It happens to all of us…the buildup of dreaded blackheads and whiteheads on your face, especially around the nose. We all end up with clogged pores at some point in time. What to do? In an effort to figure out how to get rid of clogged pores on your face, I did some research (of course) and came up with several options. But first…what the heck IS a pore and why do they get clogged in the first place?
The Anatomy of a Pore
The pores we see (and many we don’t) are simply hair follicles with openings where the hair comes out of the skin’s surface. Think of a hair follicle as a tall tunnel with the hair sticking up from the skin on one end, and on the other is the hair root deep below the top layer (epidermis) of the skin. Attached to these tunnels below the surface of the skin are glands that produce oil and sweat. Sebaceous (oil) glands produce sebum, an oily substance secreted along the hair shaft and onto the skin. This keeps the hair and skin from drying out and will protect against some bacteria.
Skin that is healthy repels water and bacteria and acts as a protective barrier against the outside environment. Skin that is too dry can break down and allow bacteria in, which leads to infection. Sweat glands produce sweat to cool us off (or when we are nervous). Some sweat glands are located in hair follicles, and some stand alone, both will release sweat directly to the surface of the skin.
In addition to all that oil and sweat pouring out of our pores, we also have dead skins cells adding to the mix. Why? Because we are always shedding the outer layer of our skin to prepare for the new one to rise to the top.
Now, add in dirt, makeup, bad skin care routines, pollution…and you have clogged pores! Maybe even acne.
But even if you are super careful, wash your face every day, maybe even use some special facial masks, you will probably still have some clogged pores. That’s life, nobody gets a free ride, life is unfair, aww…you get my drift.
But don’t give up. There are some options you can add to your daily/weekly routine to minimize the problem of clogged pores.
Minimize and Tackle
First, let’s get one thing straight. This is not a “one and done” process, this is a maintenance/beauty regimen. Otherwise, that would be like trying to figure out how to wash your face once and never have to do it again.
There are two basic ways to deal with clogged pores – minimize the likelihood of causing them in the first place and tackle the problem once it has occurred. Let’s get started.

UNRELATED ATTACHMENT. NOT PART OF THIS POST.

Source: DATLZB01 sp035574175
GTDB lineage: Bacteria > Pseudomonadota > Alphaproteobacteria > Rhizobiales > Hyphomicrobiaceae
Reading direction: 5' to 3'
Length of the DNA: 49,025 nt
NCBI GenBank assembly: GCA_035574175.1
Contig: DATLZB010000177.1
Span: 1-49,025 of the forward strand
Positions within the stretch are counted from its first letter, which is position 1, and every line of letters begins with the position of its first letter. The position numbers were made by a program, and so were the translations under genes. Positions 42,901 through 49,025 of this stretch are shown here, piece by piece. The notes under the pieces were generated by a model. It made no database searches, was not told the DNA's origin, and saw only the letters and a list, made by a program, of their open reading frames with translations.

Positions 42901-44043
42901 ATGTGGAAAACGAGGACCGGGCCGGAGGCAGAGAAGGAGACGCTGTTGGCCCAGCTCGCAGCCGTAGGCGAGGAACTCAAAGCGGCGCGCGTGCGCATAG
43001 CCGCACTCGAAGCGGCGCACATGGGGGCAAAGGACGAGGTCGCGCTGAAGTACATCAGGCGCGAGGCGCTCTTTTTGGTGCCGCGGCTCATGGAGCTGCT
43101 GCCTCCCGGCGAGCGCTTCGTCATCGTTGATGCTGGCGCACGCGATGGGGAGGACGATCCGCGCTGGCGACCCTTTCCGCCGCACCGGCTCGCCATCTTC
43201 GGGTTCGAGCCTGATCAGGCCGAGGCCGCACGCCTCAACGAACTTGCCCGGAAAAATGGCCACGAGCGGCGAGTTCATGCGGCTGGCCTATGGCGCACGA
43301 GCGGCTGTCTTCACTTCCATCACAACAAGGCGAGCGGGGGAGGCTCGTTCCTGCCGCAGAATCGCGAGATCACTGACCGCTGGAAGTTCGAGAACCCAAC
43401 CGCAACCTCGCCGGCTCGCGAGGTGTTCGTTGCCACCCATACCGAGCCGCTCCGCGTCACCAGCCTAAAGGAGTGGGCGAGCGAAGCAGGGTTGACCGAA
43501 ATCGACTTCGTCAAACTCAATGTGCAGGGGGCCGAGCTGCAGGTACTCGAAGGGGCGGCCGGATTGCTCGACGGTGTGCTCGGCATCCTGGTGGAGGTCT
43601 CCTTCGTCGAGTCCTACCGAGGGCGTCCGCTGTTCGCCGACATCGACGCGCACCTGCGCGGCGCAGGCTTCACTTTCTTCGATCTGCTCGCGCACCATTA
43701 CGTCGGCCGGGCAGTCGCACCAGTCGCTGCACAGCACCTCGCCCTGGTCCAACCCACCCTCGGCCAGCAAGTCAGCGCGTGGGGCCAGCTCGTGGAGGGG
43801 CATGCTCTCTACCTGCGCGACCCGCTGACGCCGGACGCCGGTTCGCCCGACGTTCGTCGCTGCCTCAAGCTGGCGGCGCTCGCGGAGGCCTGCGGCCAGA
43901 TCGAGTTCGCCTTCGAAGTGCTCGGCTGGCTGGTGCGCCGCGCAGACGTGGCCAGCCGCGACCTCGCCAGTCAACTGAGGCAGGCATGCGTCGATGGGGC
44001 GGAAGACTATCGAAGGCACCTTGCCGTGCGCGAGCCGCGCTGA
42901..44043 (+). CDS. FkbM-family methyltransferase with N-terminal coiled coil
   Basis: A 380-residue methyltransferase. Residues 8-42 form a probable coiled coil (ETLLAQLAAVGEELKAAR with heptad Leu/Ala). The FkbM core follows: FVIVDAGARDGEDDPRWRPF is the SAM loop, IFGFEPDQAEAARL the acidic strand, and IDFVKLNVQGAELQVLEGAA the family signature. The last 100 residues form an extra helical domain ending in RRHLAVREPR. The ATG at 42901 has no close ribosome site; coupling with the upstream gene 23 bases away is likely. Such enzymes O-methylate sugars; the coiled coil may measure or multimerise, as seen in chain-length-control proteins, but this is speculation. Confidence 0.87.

I have affiliate links on this website. As an Amazon Associate, I earn from qualifying purchases. This means if you make a purchase, at no additional cost to you, I may earn a small commission.
Keep It Clean
1. Wash Your Face
Wash your face twice a day, in the morning and before bed. Should be obvious, right? Yeah, but believe it or not, there are people who don’t. You know who you are…do NOT go to bed with make up on your face – EVER. Make sure to completely clean your face of all makeup, either by using a makeup remover first and then washing, or by washing with a good facial cleanser first and then using a cotton pad saturated with a toner or witch hazel (this is what I do).
Use gentle exfoliation to remove dirt and oils, frequency depends on skin sensitivity and what method you are using, most recommendations are once or twice a week no matter what you choose. Starting with a clean face (you don’t want to push more dirt into your pores) you can use a facial scrub or try a facial cleansing brush to remove dead skin cells and leave your face feeling shiny and new.
The only reason I lean toward using the facial cleansing brush is because I tend to get a little too vigorous with a facial scrub and leave my skin red, dry, and irritated. I use the Remington Reveal about twice a week and have been very happy with it. It has a timer to tell you when to switch to a different part of your face so you don’t overdo it, which is perfect for me so I don’t have to think about it.
3. Facial Masks
Another option you can use is a facial mask. You can do-it-yourself with your own homemade facials or you can buy one.
One of my favorite DIY masks is the Egg White with toilet paper. I know, sounds funny, but I can tell you it does remove stuff from your pores and after you wash off the mask, your face feels oh so soft. (See my post on homemade facials).
I am also a huge fan of clay masks, they are better suited for those with normal to oily skin. The one I have been using contains bentonite clay, which is the type of clay a lot of dermatologists recommend.